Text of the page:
I am trying to teach myself tensor calculus but have reached a stumbling block - expressing the magnitude of a cross product in indicial notation. I know that one can express a cross product of two vectors $\vec{A}$ and $\vec{B}$ in indicial notation as follows:

$$ \vec{A} \times \vec{B} = \epsilon_{ijk}a_j b_k \hat{e}_i$$

But I am not sure how to express the magnitude of the resulting vector using indicial notation. My guess is

$$ \mid \; \vec{A} \times \vec{B} \mid^2 \; = (\vec{A} \times \vec{B})_m(\vec{A} \times \vec{B})_m = \epsilon_{ijk}a_j b_k \hat{e}_i \; \epsilon_{ijk}a_j b_k \hat{e}_i$$

but I seem to recall reading that having an index occur more than twice is undefined. How would I write the magnitude of the cross product using correct notation?


2 Answers 2


The problem is that you used the same indices to sum over the elements of the first and second $A\times B$ in your dot product. The product should actually read

$$ \mid \; \vec{A} \times \vec{B} \mid^2 \; = (\vec{A} \times \vec{B})\cdot(\vec{A} \times \vec{B}) = \epsilon_{ijk}a_j b_k \hat{e}_i \cdot\; \epsilon_{pqr}a_q b_r \hat{e}_p$$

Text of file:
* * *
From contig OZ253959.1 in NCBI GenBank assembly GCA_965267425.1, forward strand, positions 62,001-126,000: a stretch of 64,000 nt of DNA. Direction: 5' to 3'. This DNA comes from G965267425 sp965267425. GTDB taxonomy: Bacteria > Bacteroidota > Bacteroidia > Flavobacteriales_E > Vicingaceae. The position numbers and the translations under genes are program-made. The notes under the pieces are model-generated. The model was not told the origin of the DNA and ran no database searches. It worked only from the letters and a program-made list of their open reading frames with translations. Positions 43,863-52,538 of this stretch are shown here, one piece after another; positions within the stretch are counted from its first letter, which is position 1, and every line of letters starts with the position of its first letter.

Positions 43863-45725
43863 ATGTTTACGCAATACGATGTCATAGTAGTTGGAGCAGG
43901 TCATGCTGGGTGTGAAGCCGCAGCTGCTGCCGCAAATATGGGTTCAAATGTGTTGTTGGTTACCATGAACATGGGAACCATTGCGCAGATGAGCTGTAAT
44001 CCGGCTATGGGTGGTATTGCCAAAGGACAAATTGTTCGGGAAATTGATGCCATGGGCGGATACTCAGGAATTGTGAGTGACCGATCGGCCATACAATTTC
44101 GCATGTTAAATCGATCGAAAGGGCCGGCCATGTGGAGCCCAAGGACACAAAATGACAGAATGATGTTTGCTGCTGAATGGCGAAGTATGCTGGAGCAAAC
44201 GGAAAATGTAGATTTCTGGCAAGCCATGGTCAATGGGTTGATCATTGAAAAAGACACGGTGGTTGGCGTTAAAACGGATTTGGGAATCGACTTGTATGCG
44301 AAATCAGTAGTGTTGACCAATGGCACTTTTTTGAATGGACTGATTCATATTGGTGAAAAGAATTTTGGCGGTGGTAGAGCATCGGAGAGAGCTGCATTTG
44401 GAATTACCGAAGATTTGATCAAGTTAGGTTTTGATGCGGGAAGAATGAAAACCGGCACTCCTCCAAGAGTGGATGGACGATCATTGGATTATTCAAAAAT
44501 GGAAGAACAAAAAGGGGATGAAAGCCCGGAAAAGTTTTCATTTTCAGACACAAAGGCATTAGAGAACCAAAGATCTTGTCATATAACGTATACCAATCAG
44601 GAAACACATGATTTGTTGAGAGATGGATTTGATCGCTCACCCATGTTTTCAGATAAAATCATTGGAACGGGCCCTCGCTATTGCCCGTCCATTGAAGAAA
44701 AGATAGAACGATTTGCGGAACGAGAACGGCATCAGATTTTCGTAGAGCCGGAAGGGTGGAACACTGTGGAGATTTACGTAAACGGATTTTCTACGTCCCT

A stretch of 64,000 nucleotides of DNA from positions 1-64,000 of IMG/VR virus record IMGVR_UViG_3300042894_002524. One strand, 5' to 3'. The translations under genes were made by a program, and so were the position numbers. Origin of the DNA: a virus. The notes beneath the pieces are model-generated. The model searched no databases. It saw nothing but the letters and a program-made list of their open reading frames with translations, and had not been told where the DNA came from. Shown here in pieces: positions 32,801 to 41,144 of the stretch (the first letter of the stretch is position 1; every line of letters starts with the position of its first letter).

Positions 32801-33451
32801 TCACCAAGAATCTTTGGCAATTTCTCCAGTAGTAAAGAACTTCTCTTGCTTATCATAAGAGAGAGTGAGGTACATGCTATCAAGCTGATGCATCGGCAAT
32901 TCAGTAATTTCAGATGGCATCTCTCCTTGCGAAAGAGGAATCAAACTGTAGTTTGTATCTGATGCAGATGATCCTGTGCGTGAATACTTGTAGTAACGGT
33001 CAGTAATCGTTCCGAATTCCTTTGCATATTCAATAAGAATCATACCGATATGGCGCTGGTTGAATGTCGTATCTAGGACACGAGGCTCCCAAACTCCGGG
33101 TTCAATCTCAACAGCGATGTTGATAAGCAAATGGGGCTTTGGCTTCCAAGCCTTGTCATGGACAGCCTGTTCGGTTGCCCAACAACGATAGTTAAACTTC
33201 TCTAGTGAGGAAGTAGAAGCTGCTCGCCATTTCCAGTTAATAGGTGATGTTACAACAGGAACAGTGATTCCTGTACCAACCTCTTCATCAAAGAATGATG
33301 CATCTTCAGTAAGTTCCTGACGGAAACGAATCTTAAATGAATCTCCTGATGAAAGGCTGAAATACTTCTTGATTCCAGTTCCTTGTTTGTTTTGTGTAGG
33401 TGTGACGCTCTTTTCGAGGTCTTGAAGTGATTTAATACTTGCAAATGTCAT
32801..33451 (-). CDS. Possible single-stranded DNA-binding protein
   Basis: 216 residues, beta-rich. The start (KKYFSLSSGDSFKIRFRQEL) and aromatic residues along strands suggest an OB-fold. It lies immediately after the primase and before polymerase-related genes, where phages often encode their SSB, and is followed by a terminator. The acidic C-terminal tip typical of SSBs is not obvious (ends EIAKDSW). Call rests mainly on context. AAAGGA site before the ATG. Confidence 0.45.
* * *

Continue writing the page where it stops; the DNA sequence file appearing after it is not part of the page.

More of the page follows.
From here on you can use the orthogonality of the $\hat{e}_i$s and then use the following relation to simplify your problem

\begin{align}\varepsilon _{ijk}\varepsilon _{imn}=\delta _{jm}\delta _{kn}-\delta _{jn}\delta _{km}\end{align}

  • $\begingroup$ I think there are a couple of mistakes here. The expression $\mid \; \vec{A} \times \vec{B} \mid$ should be $\mid \; \vec{A} \times \vec{B} \mid^2$, and $(\vec{A} \times \vec{B})_m\cdot(\vec{A} \times \vec{B})_m$ should be $(\vec{A} \times \vec{B})_m(\vec{A} \times \vec{B})_m$ or $(\vec{A} \times \vec{B})\cdot(\vec{A} \times \vec{B})$. I won't make an edit because I can't decide the best way to correct them. $\endgroup$ Aug 29, 2016 at 7:34

You're right that

$$\mid \; \vec{A} \times \vec{B} \mid^2 \; = (\vec{A} \times \vec{B})_m(\vec{A} \times \vec{B})_m$$

We can write $(\vec{A} \times \vec{B})_m$ as


and since we need to use different indices we'll write the second $(\vec{A} \times \vec{B})_m$ as


(by changing $i$ for $k$ and $j$ for $l$).

Putting these together gives

$$\mid \; \vec{A} \times \vec{B} \mid^2 \; =\epsilon_{mij}a_ib_j\epsilon_{mkl}a_kb_l$$


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